The Elf: I’m embarrassed to admit it, but I don’t hate the Elf on the Shelf. I actually kind of like him. Every year, when I have to put the stupid thing back in its box, I get all misty that another year has passed. I have big plans for the elf when my kids are older and I can do all sorts of creepy things with him, but for right now I love don’t hate how my innocent little darlings stumble out of bed every morning with their hair going every which way to scour the house for him while still wrapped like hot dogs in their blankets.

The Nostalgia: There is something about Christmas that makes me long for another time. I think it’s the music. Almost every song reminds me of something or someone from the past. Whenever I hear Bing Crosby sing White Christmas for example, if I close my eyes I swear I can smell my grandmother. My grandmother hated Christmas as much as me, and I love her even more for it. I miss the way she would shove her guests out of the way so that she could get the damn dinner served and over with already. I try my best to keep her spirit alive by emulating her disgust at Christmas every year and according to my mother I do a pretty good job. Now my grandfather, swear to God, was named Rudolph so it’s impossible for me not to think of him over and over and over again this time of year. I wonder what will remind my kids of me at Christmas when they are grown? If I’m lucky, they will think of me whenever they hear Happy Holidays by Andy Williams and sing it the only way I know how–with extreme sarcasm.

Lost at the Parent/Teacher Conference

I had my parent/teacher conference recently and I think it went well, but I’m not 100 percent sure. I was a little lost. Mostly, I was lost when it came time to discuss my son’s progress in reading. He is in the third grade, and as his Mom, all I really want to know is a) can he read, and b) does he understand what he is reading. The short answer to both of these questions is “yes,” but as it turns out, the parent/teacher conference is not the time for short answers. Instead, it’s the time for long, complex answers that hurt my brain and make me regret not learning more about the Common Core standards or whatever.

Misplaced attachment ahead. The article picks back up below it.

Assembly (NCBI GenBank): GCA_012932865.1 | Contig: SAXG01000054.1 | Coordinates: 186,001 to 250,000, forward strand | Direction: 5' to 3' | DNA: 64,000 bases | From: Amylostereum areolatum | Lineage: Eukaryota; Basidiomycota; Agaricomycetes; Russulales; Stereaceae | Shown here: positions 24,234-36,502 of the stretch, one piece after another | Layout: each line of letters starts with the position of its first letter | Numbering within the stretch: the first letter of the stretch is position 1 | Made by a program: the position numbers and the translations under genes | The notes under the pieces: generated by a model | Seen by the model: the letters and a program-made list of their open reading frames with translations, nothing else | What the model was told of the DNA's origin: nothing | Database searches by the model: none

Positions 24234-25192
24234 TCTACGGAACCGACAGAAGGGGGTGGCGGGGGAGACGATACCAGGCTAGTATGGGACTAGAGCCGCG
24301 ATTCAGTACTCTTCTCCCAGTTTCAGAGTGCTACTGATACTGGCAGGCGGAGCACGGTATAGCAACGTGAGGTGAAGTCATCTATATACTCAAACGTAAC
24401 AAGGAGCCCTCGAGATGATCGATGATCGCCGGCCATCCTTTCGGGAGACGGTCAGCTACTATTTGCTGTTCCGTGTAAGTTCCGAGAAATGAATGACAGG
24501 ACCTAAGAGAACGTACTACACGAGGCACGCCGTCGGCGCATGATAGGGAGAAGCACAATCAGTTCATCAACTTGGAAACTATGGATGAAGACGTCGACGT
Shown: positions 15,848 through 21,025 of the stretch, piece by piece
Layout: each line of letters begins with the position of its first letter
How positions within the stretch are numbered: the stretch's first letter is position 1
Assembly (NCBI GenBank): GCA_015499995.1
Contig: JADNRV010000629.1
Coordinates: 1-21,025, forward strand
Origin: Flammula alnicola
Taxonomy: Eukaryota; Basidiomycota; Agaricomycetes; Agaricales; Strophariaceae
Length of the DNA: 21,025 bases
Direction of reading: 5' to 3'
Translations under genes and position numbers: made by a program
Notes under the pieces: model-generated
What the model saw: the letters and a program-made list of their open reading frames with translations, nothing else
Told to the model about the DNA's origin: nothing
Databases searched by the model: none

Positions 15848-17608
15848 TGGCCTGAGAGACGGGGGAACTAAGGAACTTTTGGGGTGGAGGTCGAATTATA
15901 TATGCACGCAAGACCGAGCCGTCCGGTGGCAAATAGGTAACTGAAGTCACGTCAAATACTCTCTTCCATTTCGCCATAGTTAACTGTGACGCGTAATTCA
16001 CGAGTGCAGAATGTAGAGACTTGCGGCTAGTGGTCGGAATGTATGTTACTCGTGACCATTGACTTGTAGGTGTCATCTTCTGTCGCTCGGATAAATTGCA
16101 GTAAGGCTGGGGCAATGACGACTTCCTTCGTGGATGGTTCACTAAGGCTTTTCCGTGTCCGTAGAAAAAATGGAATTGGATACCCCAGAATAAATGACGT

It’s not that I am unhappy with the education my children are getting–I am confused by it. There are all of these methodologies and constructs and performance assessments with weird acronyms and to be honest the communication hasn’t been all that great. As a result, I can sense a growing chasm between them (educators) and us (overwhelmed parents who have NO IDEA what to make for dinner tonight).

During the conference, my son’s teacher assumed I knew a lot about how she assesses my child’s reading ability, but the truth is, I know very little about that particular thing. She and thousands of teachers across the US use this complicated system called the Fountas and Pinnell Text Level Gradient that places a book into one of 26 categories, each corresponding to a letter in the alphabet that increase in complexity from A to Z. Also, letters close to each other in the alphabet have apparently joined together to form bands. For what it’s worth, I predict LMNOP will be the first one with a hit song.

According to my son’s teacher, he is reading “M” level books, which doesn’t give me much insight into how smart or not smart he is. I guess he is in the “Middle”? Or maybe he is “Marvelous”? Actually, that’s not fair. His teacher did give me a printout explaining all 26 categories in excruciating detail, but my eyes glazed over around “J” and I started thinking about what I was going to serve for dinner again.

All I know is that at home, when he is putting off bedtime, my son reads comic books about farts, butts and boogers. I personally feel he could do better and should be reading real yet age appropriate literature–like maybe James and the Giant Peach or Charlotte’s Web–but apparently comic books are not only OK, they are actually encouraged in school, so I pretty much have no hope for James or Charlotte.

My son’s teacher also assumed I knew all about the various ways reading comprehension is measured today. It’s not enough that a child simply understands what he read, now he must retell what he read, refer back to the text when he is retelling it, and/or infer something about what he read. My son’s teacher told me he could be better at inferring, but I’m telling you, unless the text discusses the finer points of farts, butts or boogers, he just doesn’t care.

Another thing that upsets me about education today is how my kids don’t receive letter grades but numbers on their report cards. Their teachers have told me that 1 means “needs improvement,” 2 means “developing,” 3 means “consistent” and 4 means “exceeds grade level expectations,” but I’m not sure how to react to these numbers. Should I freak out over a “1” the same way my Mom freaked out over an “F”? Is a “4” the same as an “A” and if so, how come he didn’t get any? I wish I could understand the rationale for leaving letter grades behind. I mean, they are practically ingrained in our culture. Plus, numbers intimidate me and remind me of math.